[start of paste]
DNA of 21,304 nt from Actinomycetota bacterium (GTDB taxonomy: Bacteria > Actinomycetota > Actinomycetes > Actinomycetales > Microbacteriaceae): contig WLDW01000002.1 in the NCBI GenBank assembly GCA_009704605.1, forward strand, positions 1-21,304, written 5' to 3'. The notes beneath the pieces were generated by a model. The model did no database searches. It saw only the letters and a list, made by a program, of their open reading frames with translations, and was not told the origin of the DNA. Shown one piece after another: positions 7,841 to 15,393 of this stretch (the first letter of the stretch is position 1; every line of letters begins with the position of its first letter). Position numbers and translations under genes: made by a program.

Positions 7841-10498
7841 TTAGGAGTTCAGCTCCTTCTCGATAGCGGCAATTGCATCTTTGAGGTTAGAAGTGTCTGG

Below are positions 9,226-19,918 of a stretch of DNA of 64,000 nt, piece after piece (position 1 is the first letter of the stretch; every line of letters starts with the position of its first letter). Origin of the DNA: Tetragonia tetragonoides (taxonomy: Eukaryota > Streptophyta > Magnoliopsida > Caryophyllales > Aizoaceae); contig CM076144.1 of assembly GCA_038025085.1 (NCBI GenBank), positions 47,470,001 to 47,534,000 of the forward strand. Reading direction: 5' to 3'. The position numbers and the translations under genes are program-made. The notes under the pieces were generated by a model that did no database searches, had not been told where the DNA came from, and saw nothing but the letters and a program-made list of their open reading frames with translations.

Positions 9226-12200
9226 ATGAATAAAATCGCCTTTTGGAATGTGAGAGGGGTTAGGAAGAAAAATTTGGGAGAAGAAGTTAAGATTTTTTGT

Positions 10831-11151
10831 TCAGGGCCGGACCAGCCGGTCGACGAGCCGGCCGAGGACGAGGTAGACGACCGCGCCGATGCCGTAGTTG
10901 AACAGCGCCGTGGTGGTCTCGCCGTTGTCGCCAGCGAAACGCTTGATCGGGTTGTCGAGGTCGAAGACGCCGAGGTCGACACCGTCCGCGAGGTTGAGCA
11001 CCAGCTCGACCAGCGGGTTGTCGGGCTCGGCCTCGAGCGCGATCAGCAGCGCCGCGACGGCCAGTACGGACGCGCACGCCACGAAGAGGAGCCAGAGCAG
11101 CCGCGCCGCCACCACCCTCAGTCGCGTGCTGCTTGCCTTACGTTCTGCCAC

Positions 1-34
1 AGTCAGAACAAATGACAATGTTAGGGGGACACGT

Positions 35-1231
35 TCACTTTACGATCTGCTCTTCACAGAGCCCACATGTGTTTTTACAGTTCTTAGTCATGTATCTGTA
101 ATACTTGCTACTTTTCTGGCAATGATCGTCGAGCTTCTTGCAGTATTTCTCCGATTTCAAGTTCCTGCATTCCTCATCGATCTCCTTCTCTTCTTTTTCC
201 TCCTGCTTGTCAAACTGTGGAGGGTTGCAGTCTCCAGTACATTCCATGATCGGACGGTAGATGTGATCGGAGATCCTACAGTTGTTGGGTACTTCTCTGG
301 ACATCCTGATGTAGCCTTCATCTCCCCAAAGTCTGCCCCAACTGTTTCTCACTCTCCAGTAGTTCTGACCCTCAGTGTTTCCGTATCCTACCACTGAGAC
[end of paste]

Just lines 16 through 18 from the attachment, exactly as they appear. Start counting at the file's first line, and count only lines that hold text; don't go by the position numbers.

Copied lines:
101 ATACTTGCTACTTTTCTGGCAATGATCGTCGAGCTTCTTGCAGTATTTCTCCGATTTCAAGTTCCTGCATTCCTCATCGATCTCCTTCTCTTCTTTTTCC
201 TCCTGCTTGTCAAACTGTGGAGGGTTGCAGTCTCCAGTACATTCCATGATCGGACGGTAGATGTGATCGGAGATCCTACAGTTGTTGGGTACTTCTCTGG
301 ACATCCTGATGTAGCCTTCATCTCCCCAAAGTCTGCCCCAACTGTTTCTCACTCTCCAGTAGTTCTGACCCTCAGTGTTTCCGTATCCTACCACTGAGAC